Guardians of the Galaxy came right when the MCU needed it most. All of the previous movies were still pretty solid, but heading out of the first Avengers with a new Thor, a new Captain America, and a newly dour Iron Man, the MCU felt like it was losing some of its color. Then came Guardians of the Galaxy, with a degree of levity not yet reached in the franchise.
It’s not that the other Marvel movies failed to build comedy from character — it’s just that they kind of cheated, by making Iron Man a real cutup. We saw a little bit of relationship-based comedy in Avengers, but even that was mostly a bunch of hunks standing around as straight men for Iron Man to riff off. But like The Good Place, each galaxy guardian is a specifically rendered character perfectly designed to annoy everyone else — which means, essentially, all their interactions are a recipe for comedy. Just watch how, in this scene, each character’s personality sets up another’s:
This is arguably the best scripted piece of comedy in this series of films. Because of scenes like this, Guardians of the Galaxy almost was No. 1 on the list, if only because of how well-integrated the comedy was with the action. Out of all the Marvel films, it is, most completely, an action-comedy. The fight scenes build up to something akin to a contemporary comedy set piece — all physical gags and people yelling at each other. The prison-escape scene, for example, fulfills both the desire for kicks and punches as well as laughs.
Unlike most of the MCU, Thor: Ragnarok is not a comedic action movie. It’s not even really an action comedy, like Guardians. It’s a comedy, full stop — just one with a big fight scene toward the end. As director Taika Waititi mentioned to me, Chris Hemsworth was getting tired of Thor being so boring, so it was Waititi’s mission to make him the coolest dude in the universe.
But he isn’t cool like Iron Man is cool, all swagger and comebacks. No, to Waititi, turning Thor cool meant turning Thor into an idiosyncratic, sensitive weirdo. And it’s not just Hemsworth — everyone does the absolute most in this movie. Jeff Goldblum basically does an impression of Jeff Goldblum, all stammers and whimsical turns of phrase. Cate Blanchett does an impression of a drag queen impersonating Cate Blanchett, complete with long hallways for her sashay down, arms outstretched. Tessa Thompson literally falls down drunk, a modern version of Han Solo.
Technically, this movie shouldn’t even exist. As Waititi told me, he and Mark Ruffalo would occasionally find themselves openly wondering when they’d get fired. The film deliberately subverts everything at the core of a big superhero movie — dialogue moves slowly and sometimes awkwardly, the characters are all gentle, feelings are discussed openly. These sort of incongruities probably make up the largest part of the film’s comedic stew. In this scene, for example, watch how Thor has transformed into a sensitive child, excited to tell his new friend Korg (hilariously voiced by Waititi) about how freaking cool his hammer is:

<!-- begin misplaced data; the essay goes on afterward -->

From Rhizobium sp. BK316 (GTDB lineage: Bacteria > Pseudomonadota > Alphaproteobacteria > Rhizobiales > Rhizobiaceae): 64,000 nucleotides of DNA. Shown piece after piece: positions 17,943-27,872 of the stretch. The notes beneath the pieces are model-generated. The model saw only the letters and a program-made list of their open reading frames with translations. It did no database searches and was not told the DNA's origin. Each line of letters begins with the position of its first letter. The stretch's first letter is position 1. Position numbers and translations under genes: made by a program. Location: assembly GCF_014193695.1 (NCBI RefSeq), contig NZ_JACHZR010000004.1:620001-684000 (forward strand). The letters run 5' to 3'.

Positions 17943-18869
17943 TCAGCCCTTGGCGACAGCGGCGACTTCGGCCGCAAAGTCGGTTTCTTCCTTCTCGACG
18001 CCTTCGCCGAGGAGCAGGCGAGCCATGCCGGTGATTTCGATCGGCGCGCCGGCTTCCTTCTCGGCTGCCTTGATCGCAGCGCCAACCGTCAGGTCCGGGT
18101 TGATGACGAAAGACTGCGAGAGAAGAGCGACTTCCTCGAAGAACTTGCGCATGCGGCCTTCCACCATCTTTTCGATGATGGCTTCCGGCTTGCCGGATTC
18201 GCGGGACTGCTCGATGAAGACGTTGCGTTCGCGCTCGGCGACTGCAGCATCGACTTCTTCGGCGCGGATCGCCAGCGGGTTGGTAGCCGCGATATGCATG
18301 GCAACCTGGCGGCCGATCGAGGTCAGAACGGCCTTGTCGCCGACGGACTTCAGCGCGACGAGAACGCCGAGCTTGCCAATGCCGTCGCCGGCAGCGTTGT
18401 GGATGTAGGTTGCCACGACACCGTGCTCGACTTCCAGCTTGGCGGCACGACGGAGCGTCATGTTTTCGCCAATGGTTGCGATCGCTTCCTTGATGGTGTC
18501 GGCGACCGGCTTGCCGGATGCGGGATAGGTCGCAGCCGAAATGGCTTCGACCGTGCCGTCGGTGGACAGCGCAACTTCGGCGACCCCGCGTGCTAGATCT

Do you see Hemsworth smile a little? Thor: Ragnarok isn’t just the loosest movie in the MCU, it’s one of the loosest movies in recent memory. Characters break a little, actors perform as thinly veiled versions of themselves — it’s incredible to believe it’s a Marvel movie. It’s all because Waititi wanted to convey how fun the movie was to shoot to the audience.
It’s a really silly movie, with some of the best, dumbest jokes this side of Popstar. My personal favorite moment comes when Goldblum’s character is tasked with sentencing a man who committed a crime. “I pardon you,” he proclaims, to the relief of the criminal, “from life.” (Waititi said that they tried it five times and couldn’t get a take where Hemsworth doesn’t laugh.) It’s so beautifully dumb and I love it with all of my little heart.
As he tells it, Waititi achieved this brilliance by focused on creating the tone he wanted — and letting the bosses figure out what it means for Infinity War and the future of the character. This means it might not be for everyone — especially those who want their Gods to be big punchers and not awkward nerds — but the rest of us will be laughing too much to care. He shot his shot. A lot could’ve went wrong, but Marvel was right to trust Waititi and Waititi was right to trust himself. It is, after all, the funniest Marvel movie.